I wanted to create a magic system that was complex, that demanded something of my conjurers. And I wanted it to be something that, to the untrained eye of my characters’ contemporaries, could be confused with witchcraft. Because the conjurers in the Thieftaker universe live in a time when witch scares still occur and so Ethan and others like him live in constant fear of being hanged as witches.
SFFWRTCHT: Some of your fantasies use multiple POV characters but this time you chose to just tell the story through Ethan’s eyes. What challenges did that create? Did you consider 1st person rather than 3rd for purposes of capturing the noir feel? Do you plan to do the same in the other Thieftaker novels?
DBJ: I chose to make Ethan my lone POV character because I was writing a mystery, and I wanted the clues to unfold for my readers in the same way and at the same pace as they do for my “investigator.” Of course the challenge of this lies in giving my readers enough information to understand what is happening. In this kind of book, it’s absolutely crucial that my readers identify with my narrator, and that’s one of the reasons I took such care to make Ethan a complex, interesting and sympathetic character.
As to your question about first or third person, I have to admit that I struggled with this. If I had written essentially the same story in a modern setting I would have used first person. But with all the historical information I had to convey, I felt that the story worked better in third person. Having a first person narrator explain historical phenomena would have felt awkward. Shifting to third person created just enough distance between reader and narrator to make those explanations feel more natural.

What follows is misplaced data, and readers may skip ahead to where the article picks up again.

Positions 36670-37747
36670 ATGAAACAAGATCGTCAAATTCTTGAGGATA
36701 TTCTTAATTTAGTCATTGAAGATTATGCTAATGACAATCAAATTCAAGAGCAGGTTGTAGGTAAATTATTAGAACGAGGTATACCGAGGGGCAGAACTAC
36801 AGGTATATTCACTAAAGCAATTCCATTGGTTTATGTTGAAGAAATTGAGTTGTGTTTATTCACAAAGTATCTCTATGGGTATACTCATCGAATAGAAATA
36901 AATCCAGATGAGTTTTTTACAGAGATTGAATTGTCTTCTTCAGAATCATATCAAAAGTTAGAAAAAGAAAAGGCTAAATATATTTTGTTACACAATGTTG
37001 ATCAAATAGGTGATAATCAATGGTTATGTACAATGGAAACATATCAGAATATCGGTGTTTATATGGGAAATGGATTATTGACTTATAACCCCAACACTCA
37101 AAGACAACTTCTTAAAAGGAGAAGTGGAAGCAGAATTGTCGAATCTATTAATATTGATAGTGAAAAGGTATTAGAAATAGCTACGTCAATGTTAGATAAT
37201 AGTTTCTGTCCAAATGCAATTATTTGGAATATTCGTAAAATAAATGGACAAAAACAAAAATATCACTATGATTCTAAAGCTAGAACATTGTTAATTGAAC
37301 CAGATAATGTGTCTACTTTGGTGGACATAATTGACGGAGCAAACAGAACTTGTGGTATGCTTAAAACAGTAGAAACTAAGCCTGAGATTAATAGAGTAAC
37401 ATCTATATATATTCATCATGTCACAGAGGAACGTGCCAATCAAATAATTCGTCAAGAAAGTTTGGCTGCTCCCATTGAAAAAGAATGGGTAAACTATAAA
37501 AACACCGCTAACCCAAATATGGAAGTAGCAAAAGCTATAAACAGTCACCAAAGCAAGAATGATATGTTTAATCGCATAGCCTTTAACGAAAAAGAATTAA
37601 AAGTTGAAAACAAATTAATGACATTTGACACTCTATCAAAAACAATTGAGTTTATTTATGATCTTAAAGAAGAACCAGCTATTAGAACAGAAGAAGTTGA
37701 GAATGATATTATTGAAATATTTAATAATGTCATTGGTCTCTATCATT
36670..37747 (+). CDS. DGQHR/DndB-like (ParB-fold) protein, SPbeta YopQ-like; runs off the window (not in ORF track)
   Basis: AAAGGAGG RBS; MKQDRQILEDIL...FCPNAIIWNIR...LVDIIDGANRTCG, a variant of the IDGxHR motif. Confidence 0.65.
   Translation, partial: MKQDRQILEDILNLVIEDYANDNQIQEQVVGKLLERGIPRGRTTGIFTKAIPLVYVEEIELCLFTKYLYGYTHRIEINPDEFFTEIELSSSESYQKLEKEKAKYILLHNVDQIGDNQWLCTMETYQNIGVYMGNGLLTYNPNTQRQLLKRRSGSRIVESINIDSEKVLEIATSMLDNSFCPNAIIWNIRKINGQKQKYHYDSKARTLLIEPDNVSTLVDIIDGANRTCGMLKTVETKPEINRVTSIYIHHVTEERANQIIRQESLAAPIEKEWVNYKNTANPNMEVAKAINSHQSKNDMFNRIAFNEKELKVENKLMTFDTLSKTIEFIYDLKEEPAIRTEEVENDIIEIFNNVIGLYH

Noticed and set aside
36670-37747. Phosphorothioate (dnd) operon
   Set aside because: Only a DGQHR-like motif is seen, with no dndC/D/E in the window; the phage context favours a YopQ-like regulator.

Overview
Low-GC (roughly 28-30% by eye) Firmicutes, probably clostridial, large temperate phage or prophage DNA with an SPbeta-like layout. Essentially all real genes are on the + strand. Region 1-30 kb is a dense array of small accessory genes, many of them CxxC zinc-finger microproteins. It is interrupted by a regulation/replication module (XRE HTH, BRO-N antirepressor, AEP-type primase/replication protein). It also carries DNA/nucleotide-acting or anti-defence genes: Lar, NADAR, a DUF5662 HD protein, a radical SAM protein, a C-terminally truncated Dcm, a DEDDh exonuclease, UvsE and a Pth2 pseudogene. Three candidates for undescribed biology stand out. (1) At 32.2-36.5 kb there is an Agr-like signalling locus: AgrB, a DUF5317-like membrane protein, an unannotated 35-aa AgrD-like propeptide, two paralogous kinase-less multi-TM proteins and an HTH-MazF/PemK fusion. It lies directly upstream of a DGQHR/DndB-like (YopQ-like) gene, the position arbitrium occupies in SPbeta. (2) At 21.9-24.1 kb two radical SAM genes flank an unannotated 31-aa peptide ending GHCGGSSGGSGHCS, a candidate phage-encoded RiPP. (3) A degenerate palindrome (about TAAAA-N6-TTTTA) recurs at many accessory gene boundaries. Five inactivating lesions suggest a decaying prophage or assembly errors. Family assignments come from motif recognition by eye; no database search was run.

SFFWRTCHT: As a historian, we all find ourselves drawn toward various periods. Was this era the focus of your historical studies? What eras do feel most drawn to?
DBJ: Actually it wasn’t. My work was in 20th century history — New Deal to be precise. But when I read for my general exams, I found myself fascinated by the late-Colonial and Revolutionary periods. There was so much happening then politically and socially, there were such cool ideas being bandied about by those who would found our nation — it was incredibly fertile ground for study. If I had it to do over again, I might well get my degree in Colonial history instead of the modern stuff. I still do like New Deal history as well as post-WWII studies. And, like most Americans, I am fascinated by the Civil War, as well as by the period of Western expansion. At heart, I remain something of a history geek.